Whoever said nice guys finish last? In fact, if you’re an all-around nice guy and 3x NBA champion Steph Curry, you finish first. The Golden State Warriors guard was the first to be unanimously voted as MVP in 2015, and now he holds the honor of being the No. 1 trolled NBA player on Twitter, according to a data study by TopRatedCasinos.co.uk.
The online casino comparison site carried out the project with the help of analytics company SEMrush by aggregating approximately 3,000 tweets sent to NBA players between October 2020 through January 2021. Then those messages were analyzed for the use of positive, negative, or neutral words. The frequencies of emoji use and type were also tracked.
Curry earned the curious award with 27.9% of the tweets directed at him packing some serious hate. Rounding out the top five players with the most negative tweets (in order) were the Wizards’ Russell Westbrook (24.6%), 76ers big man Joel Embiid (22.3%), Lakers champion LeBron James (22.1%), and master troll himself Kevin Durant of the Brooklyn Nets (21.7%).
Oddly enough, though, the same study found that Curry also received the second most positive tweets from fans (47.5%), while James and Pistons forward Blake Griffin ended up tied for third place (46.7%). And Portland Trailblazers forward Carmelo Anthony had the fifth most positive tweets during the period (46.1%). So who was the player that the fans showered with the most positive tweets? The appropriately named Cavaliers forward Kevin Love, with a resounding 53.3%!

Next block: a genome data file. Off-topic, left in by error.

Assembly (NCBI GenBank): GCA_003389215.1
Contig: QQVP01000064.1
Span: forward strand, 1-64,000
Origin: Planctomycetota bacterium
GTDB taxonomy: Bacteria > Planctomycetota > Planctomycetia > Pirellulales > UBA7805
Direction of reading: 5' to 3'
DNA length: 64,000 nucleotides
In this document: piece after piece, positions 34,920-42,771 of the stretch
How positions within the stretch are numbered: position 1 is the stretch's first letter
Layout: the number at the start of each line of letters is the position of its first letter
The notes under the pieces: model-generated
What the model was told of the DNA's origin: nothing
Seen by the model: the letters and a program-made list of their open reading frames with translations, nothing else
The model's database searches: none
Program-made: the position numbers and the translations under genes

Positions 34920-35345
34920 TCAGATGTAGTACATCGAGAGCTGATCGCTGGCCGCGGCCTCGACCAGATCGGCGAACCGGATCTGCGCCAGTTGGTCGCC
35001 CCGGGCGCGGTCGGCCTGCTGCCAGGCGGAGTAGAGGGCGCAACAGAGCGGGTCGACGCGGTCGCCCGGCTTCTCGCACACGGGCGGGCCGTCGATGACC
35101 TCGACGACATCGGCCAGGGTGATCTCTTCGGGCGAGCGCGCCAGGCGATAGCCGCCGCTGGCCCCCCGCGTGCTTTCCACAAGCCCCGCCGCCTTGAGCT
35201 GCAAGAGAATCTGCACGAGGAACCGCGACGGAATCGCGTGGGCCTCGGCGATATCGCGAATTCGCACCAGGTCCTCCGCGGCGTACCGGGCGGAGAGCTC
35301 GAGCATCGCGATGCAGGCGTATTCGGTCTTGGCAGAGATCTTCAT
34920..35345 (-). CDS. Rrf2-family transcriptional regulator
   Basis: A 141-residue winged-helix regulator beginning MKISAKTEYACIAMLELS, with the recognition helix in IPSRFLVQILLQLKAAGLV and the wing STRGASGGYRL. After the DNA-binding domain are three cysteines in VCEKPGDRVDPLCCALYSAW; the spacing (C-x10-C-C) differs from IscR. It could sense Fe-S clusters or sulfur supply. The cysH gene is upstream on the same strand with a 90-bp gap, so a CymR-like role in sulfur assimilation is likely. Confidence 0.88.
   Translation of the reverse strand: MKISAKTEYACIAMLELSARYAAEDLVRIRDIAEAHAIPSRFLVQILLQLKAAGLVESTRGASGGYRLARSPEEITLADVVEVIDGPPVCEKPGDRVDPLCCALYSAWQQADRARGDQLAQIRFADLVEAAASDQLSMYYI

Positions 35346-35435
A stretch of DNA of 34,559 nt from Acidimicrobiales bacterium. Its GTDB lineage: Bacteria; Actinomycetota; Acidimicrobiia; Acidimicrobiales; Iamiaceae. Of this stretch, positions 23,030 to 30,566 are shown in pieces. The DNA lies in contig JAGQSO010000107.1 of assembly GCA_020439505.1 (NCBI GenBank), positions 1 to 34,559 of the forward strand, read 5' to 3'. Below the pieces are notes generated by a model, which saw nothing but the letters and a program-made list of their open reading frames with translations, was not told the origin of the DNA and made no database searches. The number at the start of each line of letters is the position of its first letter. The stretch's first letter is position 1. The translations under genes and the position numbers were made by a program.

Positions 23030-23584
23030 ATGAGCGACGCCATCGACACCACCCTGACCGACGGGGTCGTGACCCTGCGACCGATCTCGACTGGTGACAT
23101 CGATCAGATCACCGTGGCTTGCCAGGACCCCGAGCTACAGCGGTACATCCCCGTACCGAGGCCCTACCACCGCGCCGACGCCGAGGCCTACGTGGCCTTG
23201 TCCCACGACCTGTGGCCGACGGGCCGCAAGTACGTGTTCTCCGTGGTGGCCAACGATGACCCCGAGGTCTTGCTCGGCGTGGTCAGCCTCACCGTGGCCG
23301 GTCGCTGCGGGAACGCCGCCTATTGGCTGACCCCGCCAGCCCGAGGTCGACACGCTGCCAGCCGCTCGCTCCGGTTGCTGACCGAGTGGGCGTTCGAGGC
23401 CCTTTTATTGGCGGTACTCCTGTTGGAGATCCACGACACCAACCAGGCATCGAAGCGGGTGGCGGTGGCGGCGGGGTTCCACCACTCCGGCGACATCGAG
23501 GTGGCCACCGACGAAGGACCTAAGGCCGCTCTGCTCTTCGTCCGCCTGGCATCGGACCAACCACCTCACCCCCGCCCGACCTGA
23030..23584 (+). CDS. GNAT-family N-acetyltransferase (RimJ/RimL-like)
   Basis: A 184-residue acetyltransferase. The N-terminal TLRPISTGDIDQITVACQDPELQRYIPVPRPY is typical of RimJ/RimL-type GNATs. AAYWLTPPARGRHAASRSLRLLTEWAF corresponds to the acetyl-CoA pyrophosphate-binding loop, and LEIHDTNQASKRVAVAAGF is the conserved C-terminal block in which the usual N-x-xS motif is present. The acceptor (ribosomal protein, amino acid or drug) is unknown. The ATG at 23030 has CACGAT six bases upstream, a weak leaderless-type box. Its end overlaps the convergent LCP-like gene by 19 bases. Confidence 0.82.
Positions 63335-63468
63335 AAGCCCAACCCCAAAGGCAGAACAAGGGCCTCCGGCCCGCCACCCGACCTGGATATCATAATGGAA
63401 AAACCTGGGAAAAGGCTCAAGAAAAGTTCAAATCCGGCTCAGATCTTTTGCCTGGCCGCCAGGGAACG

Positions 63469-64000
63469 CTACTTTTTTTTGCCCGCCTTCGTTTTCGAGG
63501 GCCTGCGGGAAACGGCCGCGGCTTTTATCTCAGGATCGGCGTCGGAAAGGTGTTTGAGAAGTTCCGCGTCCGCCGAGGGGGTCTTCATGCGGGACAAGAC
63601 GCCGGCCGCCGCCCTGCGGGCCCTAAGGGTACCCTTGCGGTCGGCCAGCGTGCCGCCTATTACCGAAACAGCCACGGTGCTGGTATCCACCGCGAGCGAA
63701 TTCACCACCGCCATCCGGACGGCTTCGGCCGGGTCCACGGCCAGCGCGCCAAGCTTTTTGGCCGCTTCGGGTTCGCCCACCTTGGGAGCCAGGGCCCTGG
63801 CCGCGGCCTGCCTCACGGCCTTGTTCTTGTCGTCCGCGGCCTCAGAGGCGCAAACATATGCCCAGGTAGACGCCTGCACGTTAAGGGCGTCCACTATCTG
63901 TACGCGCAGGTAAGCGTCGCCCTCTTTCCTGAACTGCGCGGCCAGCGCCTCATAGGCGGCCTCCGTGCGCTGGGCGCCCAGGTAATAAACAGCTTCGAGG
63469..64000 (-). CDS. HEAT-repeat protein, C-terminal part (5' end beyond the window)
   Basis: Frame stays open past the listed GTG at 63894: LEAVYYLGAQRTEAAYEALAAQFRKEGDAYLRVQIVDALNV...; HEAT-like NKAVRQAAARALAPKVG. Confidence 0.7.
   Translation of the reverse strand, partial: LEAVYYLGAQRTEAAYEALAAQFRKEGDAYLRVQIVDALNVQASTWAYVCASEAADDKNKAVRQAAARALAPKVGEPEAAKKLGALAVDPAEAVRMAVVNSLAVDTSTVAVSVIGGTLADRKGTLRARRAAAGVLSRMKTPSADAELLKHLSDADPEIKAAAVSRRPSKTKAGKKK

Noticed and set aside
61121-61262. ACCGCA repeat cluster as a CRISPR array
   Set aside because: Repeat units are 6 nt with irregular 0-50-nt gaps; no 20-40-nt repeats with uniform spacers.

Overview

The study then put a slight twist on the query and asked which players actually received the least amount of negative tweets. Curry’s teammate and injured small forward Klay Thompson was atop that list, with only 14.6% of the tweets he received found to be negative. Veteran guards Jamal Crawford (15.7%) and Chris Paul (16.4%) had the second and third-fewest negative tweets, respectively. And lastly, Isaiah “The Little Guy” Thomas and James’ teammate Anthony Davis (16.9%) tied for having the fifth lowest number of haters come their way.
So if the study revealed anything, it’s that nobody in the NBA is immune from getting some good online hate. And, as fun as the theoretical exercise was, we should probably how the internet trolls really unleash on these guys come playoff time. Take it all with a grain of salt.